New research which aimed to discover public perceptions of alcohol marketing has found recent rulings under the ABAC Responsible Alcohol Marketing Code (ABAC) to be in-line with community standards.
Surveying 1500 people to explore current public perceptions of alcohol marketing and whether decisions made by the ABAC Complaints Panel align with the understanding of the ‘reasonable person’, JWS Research expanded on prior research undertaken in 2013 and 2017.
Of the fourteen advertisements tested, complaints about eight of those advertisements had been upheld by ABAC and six had been dismissed. However, only two of the fourteen advertisements were considered unacceptable by the majority of community respondents prior to being exposed to the Code standards.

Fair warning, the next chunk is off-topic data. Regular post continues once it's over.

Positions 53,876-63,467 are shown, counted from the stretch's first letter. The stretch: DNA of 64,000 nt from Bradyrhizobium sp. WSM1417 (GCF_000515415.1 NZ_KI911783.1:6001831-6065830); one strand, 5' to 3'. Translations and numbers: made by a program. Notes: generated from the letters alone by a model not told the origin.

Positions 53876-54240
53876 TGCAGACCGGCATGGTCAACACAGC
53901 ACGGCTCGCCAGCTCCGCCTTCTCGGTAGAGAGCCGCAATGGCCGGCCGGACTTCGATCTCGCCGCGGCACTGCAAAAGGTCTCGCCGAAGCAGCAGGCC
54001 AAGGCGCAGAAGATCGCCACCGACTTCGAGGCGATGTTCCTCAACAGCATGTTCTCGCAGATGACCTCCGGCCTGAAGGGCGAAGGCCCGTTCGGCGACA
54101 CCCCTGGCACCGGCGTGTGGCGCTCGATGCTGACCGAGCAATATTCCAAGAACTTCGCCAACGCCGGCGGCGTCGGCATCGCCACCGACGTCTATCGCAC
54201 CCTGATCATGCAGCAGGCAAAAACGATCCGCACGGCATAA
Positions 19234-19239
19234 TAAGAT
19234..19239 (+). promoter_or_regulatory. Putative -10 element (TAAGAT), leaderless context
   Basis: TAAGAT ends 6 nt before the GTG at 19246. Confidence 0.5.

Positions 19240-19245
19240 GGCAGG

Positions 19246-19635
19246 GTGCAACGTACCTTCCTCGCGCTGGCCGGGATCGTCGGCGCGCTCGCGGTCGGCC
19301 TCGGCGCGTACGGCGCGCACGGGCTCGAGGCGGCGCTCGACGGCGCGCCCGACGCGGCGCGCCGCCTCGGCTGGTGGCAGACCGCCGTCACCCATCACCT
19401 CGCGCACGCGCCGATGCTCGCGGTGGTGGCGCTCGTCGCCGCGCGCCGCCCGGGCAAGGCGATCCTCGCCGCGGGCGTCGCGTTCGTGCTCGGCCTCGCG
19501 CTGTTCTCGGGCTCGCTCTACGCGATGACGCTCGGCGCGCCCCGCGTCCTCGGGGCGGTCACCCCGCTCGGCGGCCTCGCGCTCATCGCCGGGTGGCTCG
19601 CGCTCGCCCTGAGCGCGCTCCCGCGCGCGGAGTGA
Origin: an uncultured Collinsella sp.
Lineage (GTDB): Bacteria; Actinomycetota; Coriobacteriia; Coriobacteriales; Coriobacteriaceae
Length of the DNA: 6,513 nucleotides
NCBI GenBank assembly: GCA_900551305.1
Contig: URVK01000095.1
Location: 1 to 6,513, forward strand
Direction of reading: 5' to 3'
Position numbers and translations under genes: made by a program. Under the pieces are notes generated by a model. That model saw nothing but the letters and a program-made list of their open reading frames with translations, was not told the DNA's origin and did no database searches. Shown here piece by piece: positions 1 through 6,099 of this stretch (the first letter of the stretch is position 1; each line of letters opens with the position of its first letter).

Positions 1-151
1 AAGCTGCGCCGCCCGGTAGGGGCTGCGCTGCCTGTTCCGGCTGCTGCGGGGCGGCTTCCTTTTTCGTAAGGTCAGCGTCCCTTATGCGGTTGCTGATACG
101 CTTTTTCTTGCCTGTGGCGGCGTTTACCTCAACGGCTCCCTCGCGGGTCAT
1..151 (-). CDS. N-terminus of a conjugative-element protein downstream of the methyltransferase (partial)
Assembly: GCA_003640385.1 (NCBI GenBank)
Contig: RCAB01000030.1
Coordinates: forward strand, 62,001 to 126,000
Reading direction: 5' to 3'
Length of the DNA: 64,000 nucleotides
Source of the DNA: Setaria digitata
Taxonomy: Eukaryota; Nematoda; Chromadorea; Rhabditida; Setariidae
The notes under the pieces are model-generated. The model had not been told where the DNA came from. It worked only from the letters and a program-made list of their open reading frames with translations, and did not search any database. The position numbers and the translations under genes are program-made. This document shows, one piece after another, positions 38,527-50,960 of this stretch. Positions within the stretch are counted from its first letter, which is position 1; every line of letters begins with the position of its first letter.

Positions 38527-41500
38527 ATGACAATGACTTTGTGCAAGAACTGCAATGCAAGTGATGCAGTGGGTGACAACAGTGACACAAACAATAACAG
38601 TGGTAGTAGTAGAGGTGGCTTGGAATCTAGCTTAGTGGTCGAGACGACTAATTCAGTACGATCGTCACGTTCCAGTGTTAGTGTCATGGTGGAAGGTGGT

When testing whether Code standards had been applied by the Panel consistently with how they would have been applied by a majority within the community, the Panel had alignment with the community on all but one of the advertisements, which it conservatively upheld.
“This confirms the high standards the ABAC Responsible Alcohol Marketing Code sets for alcohol marketing in Australia,” Chair of The ABAC Scheme, Harry Jenkins AO, said.
“ABAC is committed to maintaining the high standards set by the Code for alcohol marketing in Australia and will use the research to assist in its periodic reviews and ongoing evaluation of the Code’s standards and effectiveness.”
Most respondents (60 per cent) said they have had no concerns about alcohol advertising, labelling or packaging over the last 12 months. Less than one-third (29 per cent) said they are concerned, with only seven per cent ‘very concerned’.
Professor Michael Lavarach, the Chief Adjudicator of the ABAC Panel has spoken to The Bloody Big Drinks Summit about the history of the scheme, the panel’s independence and adjudication process.
Head to The Bloody Big Drinks Summit website for more information and to buy your ticket.